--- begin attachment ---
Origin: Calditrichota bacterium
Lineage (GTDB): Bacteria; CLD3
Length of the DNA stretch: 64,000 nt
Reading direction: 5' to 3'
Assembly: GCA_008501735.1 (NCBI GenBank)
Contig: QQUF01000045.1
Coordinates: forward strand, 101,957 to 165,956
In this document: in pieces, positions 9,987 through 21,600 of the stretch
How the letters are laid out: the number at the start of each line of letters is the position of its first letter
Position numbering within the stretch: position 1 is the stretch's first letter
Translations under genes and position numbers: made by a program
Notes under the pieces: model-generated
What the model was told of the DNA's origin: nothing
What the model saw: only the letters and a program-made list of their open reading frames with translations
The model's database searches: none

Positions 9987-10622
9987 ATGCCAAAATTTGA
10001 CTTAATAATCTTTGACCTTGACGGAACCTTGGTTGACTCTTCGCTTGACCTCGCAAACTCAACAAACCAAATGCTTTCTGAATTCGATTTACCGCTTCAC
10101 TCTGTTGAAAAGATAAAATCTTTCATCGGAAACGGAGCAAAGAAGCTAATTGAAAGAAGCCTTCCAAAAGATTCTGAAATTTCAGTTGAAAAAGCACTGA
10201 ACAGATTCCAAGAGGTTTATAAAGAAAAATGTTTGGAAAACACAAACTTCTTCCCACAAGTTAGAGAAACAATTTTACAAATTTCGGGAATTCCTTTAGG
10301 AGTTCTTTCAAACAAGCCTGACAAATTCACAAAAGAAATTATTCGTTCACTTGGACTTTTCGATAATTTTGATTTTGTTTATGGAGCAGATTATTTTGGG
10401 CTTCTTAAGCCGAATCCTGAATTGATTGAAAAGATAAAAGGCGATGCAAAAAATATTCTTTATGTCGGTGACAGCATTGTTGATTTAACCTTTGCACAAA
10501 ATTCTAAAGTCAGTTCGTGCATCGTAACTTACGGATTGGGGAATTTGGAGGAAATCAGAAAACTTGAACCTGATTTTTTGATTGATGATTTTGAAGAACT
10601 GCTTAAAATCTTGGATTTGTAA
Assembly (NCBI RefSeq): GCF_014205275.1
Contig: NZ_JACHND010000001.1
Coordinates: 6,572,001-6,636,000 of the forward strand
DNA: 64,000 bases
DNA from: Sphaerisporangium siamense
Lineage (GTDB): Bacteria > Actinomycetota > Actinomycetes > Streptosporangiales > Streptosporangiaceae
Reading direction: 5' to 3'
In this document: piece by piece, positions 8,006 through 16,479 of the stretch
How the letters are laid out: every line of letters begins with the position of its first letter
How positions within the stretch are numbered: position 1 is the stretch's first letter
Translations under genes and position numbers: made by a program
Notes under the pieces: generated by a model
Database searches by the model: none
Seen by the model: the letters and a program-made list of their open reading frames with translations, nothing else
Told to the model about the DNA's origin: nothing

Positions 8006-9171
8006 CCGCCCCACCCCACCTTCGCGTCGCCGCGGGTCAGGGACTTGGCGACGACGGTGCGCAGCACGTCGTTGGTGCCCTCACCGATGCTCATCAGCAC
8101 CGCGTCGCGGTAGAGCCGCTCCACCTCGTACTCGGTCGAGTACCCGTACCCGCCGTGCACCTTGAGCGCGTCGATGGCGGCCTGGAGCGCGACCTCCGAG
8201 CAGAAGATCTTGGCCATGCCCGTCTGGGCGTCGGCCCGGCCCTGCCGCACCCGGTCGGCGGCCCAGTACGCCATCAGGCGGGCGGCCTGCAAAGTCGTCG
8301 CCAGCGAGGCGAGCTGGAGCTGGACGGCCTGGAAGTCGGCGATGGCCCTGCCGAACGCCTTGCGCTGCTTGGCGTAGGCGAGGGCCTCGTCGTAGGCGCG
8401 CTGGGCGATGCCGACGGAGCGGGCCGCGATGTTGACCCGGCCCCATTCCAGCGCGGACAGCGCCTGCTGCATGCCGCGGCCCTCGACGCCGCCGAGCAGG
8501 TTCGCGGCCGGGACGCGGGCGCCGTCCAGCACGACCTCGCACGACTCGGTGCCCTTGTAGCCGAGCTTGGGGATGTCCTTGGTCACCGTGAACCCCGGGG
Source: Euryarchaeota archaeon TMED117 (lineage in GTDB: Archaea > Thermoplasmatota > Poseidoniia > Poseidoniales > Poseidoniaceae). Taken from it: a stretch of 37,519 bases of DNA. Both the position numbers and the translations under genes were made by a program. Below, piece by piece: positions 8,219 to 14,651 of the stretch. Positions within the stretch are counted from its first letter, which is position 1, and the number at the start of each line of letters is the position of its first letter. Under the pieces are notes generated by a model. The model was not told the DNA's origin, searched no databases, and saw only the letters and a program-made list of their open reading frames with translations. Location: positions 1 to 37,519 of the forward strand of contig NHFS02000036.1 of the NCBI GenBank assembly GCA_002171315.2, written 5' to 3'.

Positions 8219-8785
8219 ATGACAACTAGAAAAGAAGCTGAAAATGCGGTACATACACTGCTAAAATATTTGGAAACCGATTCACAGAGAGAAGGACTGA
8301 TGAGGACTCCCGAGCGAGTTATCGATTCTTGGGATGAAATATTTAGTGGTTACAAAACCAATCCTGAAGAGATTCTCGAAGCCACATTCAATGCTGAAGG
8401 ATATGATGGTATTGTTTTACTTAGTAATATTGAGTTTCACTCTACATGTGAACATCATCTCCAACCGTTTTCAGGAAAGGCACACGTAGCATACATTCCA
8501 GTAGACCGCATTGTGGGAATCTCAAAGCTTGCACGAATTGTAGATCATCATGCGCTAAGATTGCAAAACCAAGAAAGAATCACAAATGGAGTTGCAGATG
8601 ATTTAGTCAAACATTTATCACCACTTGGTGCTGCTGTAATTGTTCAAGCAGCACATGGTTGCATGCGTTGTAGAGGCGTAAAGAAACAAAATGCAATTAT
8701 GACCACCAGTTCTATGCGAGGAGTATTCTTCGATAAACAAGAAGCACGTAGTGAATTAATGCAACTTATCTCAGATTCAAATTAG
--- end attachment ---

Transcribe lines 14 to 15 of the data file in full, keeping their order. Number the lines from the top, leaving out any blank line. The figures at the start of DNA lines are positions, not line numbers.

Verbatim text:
What the model saw: only the letters and a program-made list of their open reading frames with translations
The model's database searches: none